• Rockodile


Melbourne based Thornhill have become fast rising stars in Australia’s metal scene. Touting a self-described ‘alternative metalcore’ sound, their previous EPs have generated them some serious interest not only in their native country but also somewhat overseas. The Dark Pool is their much anticipated debut album and, judging from the singles alone, looked like it was going to be a hell of a record. I put the album on and decided to find out for myself whether Thornhill have lived up to the hype.

Right from the off it’s very clear what kind of musical world this band takes its influence from. Opening track “Views From The Sun” strides along in an Architects meets Northlane meets Deftones vibe with sprawling riffs, atmospheric electronics and some fantastic vocals that switch between meandering melodies reminiscent of Chino Moreno to mid range metalcore style screams. “Nurture” similarly follows up - it’s a song that’s very reminiscent of something Northlane would have put on their Mesmer album and that’s no bad thing at all! The huge scratchy breakdown in “Nurture” easily has to be one of the album’s best moments too.

“The Haze” is a much more progressive leaning song, with more angular Deftones-y riffs giving way to layer upon layer of reverberating clean guitars and beautifully sung vocals. “In My Skin” has a similar feel to it too, with the addition of some almost neoclassical melodies in the vocals that remind me of bands like Chiodos before dropping down into some seriously filthy riffs in the chorus and breakdown.

“Lily And The Moon” might be the absolute standout of this album. Following on from the short and gentle interlude “All The Light We Don’t See”, it’s a huge progressive metal styled track that draws heavily on those influences from Deftones, Northlane and Karnivool. Full of beautifully song vocals and an incredible chorus that hits harder than anything else on The Dark Pool, it’s one that will definitely go down very well live and will be remembered as a classic of the band’s discography for years to come. “Coven” contrasts massively to this with its huge, slithering later-era Architects style riffs.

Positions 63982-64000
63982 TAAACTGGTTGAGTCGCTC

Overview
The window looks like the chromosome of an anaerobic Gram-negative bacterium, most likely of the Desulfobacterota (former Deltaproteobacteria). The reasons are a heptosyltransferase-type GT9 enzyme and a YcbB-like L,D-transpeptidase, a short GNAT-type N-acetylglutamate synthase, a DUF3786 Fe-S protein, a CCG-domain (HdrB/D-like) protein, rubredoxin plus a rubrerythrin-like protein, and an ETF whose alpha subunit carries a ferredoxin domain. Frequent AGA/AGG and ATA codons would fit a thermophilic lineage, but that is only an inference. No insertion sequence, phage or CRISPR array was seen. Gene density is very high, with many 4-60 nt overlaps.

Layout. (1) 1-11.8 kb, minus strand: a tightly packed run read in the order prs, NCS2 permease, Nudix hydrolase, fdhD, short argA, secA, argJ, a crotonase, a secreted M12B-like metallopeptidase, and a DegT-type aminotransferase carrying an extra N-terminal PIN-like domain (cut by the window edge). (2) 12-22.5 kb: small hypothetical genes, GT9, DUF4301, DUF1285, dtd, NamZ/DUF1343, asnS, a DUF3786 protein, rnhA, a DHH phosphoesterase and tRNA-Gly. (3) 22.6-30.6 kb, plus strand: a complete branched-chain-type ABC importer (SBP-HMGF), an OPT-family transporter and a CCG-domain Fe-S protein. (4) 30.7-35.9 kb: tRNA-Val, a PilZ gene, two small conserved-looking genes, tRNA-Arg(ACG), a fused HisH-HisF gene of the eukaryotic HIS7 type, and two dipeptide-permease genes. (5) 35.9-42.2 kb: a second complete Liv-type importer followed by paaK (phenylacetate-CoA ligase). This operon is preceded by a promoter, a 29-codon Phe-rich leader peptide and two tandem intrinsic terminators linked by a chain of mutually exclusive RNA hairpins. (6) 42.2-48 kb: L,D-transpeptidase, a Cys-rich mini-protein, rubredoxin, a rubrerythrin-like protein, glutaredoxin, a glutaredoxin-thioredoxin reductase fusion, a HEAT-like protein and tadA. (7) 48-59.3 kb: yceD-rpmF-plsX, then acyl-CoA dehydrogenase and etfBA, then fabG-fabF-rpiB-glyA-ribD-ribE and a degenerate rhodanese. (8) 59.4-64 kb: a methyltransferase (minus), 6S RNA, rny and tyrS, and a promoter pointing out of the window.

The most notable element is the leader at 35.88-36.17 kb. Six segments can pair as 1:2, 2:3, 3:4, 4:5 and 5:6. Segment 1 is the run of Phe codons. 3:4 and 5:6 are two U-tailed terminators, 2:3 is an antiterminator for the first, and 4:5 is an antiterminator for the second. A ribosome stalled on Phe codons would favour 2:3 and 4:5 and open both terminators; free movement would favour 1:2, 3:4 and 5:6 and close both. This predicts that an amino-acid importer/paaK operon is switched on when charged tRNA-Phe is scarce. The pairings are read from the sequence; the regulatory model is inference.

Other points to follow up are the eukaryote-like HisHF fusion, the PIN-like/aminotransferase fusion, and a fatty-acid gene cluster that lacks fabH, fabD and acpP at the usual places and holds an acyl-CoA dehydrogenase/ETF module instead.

Another interlude (“Netherplace”) leads into the album’s massive closer “Where We Go When We Die”. Full of the huge low tuned riffs, beautiful ambient passages and wailing, Deftones-esque vocals that are a big trademark of this album, it brings everything full circle brilliantly and leaves me eagerly waiting for what they might try to pull off on their next album.

The Dark Pool is a fantastic album, there’s no doubt about it. However, on multiple listens, it does seem somewhat derivative. The influences from other Australian progressive metal and metalcore bands are very much on show and whilst that isn’t necessarily a bad thing at all, it can leave them sounding a bit too much like bands like Northlane or In Hearts Wake. Indeed, if you were to change the vocals to something that was more screamy than what we get on The Dark Pool, you might be forgiven for thinking that some tracks were offshoots from Northlane’s Node or Mesmer albums!

Honestly, this is only a minor dent on an otherwise great and solid album. When it comes down to the reality of the situation, most listeners won’t really care that much that Thornhill are building on top of foundations that have already been there for a while. The main thing is that The Dark Pool is an absolutely fantastic debut album - indeed, it could honestly be one of the best debut albums from any band in a good while.


Words by Robert Percy

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